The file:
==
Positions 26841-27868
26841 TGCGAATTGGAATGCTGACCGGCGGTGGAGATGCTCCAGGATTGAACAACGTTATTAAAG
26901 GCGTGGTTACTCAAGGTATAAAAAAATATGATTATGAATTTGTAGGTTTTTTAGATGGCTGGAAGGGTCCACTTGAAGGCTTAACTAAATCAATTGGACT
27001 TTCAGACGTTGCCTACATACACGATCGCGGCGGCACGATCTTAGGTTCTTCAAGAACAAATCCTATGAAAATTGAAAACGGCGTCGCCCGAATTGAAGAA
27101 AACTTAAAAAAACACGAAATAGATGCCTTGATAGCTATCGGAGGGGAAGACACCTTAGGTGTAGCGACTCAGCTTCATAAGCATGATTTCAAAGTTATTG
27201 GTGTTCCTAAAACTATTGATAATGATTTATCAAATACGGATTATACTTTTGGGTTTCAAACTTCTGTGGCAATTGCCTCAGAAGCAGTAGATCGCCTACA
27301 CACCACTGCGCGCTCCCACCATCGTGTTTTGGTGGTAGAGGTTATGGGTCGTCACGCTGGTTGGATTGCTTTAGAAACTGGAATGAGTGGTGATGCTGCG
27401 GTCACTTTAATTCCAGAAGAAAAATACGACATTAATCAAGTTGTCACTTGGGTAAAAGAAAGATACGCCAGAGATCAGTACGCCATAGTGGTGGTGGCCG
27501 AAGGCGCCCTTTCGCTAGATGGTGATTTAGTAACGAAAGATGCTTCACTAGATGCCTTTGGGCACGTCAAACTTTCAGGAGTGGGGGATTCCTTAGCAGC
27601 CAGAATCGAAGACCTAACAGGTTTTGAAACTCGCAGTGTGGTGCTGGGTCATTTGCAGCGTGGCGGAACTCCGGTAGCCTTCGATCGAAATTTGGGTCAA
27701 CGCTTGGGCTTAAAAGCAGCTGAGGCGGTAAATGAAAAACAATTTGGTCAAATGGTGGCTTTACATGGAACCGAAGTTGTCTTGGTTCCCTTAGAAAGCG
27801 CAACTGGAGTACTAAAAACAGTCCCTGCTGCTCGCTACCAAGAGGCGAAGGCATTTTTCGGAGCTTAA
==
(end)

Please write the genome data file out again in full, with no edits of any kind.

Positions 26841-27868
26841 TGCGAATTGGAATGCTGACCGGCGGTGGAGATGCTCCAGGATTGAACAACGTTATTAAAG
26901 GCGTGGTTACTCAAGGTATAAAAAAATATGATTATGAATTTGTAGGTTTTTTAGATGGCTGGAAGGGTCCACTTGAAGGCTTAACTAAATCAATTGGACT
27001 TTCAGACGTTGCCTACATACACGATCGCGGCGGCACGATCTTAGGTTCTTCAAGAACAAATCCTATGAAAATTGAAAACGGCGTCGCCCGAATTGAAGAA
27101 AACTTAAAAAAACACGAAATAGATGCCTTGATAGCTATCGGAGGGGAAGACACCTTAGGTGTAGCGACTCAGCTTCATAAGCATGATTTCAAAGTTATTG
27201 GTGTTCCTAAAACTATTGATAATGATTTATCAAATACGGATTATACTTTTGGGTTTCAAACTTCTGTGGCAATTGCCTCAGAAGCAGTAGATCGCCTACA
27301 CACCACTGCGCGCTCCCACCATCGTGTTTTGGTGGTAGAGGTTATGGGTCGTCACGCTGGTTGGATTGCTTTAGAAACTGGAATGAGTGGTGATGCTGCG
27401 GTCACTTTAATTCCAGAAGAAAAATACGACATTAATCAAGTTGTCACTTGGGTAAAAGAAAGATACGCCAGAGATCAGTACGCCATAGTGGTGGTGGCCG
27501 AAGGCGCCCTTTCGCTAGATGGTGATTTAGTAACGAAAGATGCTTCACTAGATGCCTTTGGGCACGTCAAACTTTCAGGAGTGGGGGATTCCTTAGCAGC
27601 CAGAATCGAAGACCTAACAGGTTTTGAAACTCGCAGTGTGGTGCTGGGTCATTTGCAGCGTGGCGGAACTCCGGTAGCCTTCGATCGAAATTTGGGTCAA
27701 CGCTTGGGCTTAAAAGCAGCTGAGGCGGTAAATGAAAAACAATTTGGTCAAATGGTGGCTTTACATGGAACCGAAGTTGTCTTGGTTCCCTTAGAAAGCG
27801 CAACTGGAGTACTAAAAACAGTCCCTGCTGCTCGCTACCAAGAGGCGAAGGCATTTTTCGGAGCTTAA